Today as we contemplate the weight of sin Jesus carried to the cross, Jill Firth shares her reflections on a painting by Julie Dowling which depicts a confronting truth of Christianity in Australia.
A friend recently asked me a rhetorical question.
I knew it was rhetorical in nature, loaded and leading because of her experiences as someone who is a Woman of Colour (WoC).
“What,” she asked “are Christianity’s main principles, rules to live by?”.
Mark chapter 12 seemed like a good place to start. After I fumbled my way through what I thought was most accurate, loving God with our everything and our neighbour as ourselves, she did not sound convinced.
“Why then, are we always under attack by Christians?”
This question left me stumped. Why does the church have such an awful relationship with minorities and the marginalised? We’re familiar with the story of the Good Samaritan, and Jesus’ unpacking of who it is that is our neighbour: the weak, the downtrodden, the forgotten, the poor, the overlooked. And why? So that everyone will know that we are his disciples.
The fact that as Christians, we believe that humans were created separate to the rest of creation, a whole day dedicated to the careful design, bespoke details and fine tuning of the first man and woman, made in the image of the Ultimate Creator God himself, should provide us with a worldview that encourages us to nurture, maintain and celebrate all human dignity.
However, somewhere along the tangled lines of history, between the fall of man and the ongoing rise and fall of empires, humans have only sought to step on the shoulders of others to further our own experiences and shout our own truths at the expense of drowning out those whose backs we’ve stood on. The inevitable ensued - some got ahead and others got left behind. 2020 can boldly proclaim that the dominant culture across both the Global North and South is still the white, Judeo-Christo male and the ideas, attitudes and values that he brings to the table.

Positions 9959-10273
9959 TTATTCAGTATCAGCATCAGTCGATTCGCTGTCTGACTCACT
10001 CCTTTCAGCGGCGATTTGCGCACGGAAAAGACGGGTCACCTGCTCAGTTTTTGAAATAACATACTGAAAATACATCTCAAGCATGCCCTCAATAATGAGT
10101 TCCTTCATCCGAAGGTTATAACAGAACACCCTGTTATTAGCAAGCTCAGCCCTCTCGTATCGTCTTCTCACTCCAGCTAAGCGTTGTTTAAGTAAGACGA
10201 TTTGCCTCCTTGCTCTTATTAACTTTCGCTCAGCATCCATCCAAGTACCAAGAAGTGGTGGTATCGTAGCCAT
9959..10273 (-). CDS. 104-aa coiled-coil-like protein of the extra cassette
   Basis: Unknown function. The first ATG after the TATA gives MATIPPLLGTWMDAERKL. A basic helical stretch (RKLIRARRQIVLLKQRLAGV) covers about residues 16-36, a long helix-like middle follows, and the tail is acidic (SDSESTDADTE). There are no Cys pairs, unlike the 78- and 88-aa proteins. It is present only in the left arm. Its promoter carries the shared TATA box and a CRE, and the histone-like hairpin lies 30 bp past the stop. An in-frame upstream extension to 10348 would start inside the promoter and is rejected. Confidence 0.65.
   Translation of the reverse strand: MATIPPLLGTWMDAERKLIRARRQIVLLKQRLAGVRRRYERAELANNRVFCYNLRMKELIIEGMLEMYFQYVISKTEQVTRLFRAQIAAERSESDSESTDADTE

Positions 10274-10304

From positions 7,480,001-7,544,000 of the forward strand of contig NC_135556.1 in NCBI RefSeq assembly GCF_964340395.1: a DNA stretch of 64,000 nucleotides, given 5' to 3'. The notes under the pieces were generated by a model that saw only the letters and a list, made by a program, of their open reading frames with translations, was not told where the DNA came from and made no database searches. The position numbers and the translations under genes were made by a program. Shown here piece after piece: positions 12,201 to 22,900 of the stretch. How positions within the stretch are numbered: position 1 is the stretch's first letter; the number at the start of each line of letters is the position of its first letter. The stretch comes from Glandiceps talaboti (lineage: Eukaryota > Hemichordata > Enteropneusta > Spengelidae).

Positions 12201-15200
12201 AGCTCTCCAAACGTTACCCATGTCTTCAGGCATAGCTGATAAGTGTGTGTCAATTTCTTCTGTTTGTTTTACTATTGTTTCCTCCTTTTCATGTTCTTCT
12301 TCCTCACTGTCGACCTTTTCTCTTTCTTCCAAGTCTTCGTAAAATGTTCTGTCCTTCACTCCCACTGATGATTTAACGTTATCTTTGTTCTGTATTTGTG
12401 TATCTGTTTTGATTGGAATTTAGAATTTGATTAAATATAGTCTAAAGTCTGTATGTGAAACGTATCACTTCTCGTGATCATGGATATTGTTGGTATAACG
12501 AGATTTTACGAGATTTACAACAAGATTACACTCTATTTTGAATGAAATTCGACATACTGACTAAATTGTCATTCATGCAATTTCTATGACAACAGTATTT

And as white men rose to power, they brought with them the creation of a whole lot that the world, the church, and myself as an individual, am trying to combat: pornography, plastic and racism. But while there are anti-porn task forces in action at many a local church, KeepCups en mass at your urban cafe-churches, there are yet to be any open, honest and bold conversations on the way in which colonialism and capitalism has impacted and continues to haunt Black, Indigenous and People of Colour.
But your identity should be in Christ, I hear some of you say. Yes, of course; my identity in Christ is first and foremost and at the core of who I am. The shackles and chains of sin and the fear of death and what comes after are no longer there. However, systemic racism is an issue of sin AND skin that Christians like to dance around, fearful that we might suddenly be mistaken for no longer “nice” and accepting and that our multicultural dinners at church are no longer enough to welcome the Other amongst us.
Post-colonial secular and Church history show us how the Very Good News, was not so very good for Black, Indigenous and People of Colour. Instead of a message of grace and love, forgiveness and reconciliation, renewal and relationship, Colonial Christianity sought to conquer and steal in the name of the Father, the Son and the Crown. Cultural genocide was enacted in the name of Jesus and crude “science” such as craniology as well as Eurocentered and hierarchical worldviews like, the Great Chain of Being were used as justification for violence against Black and Brown bodies.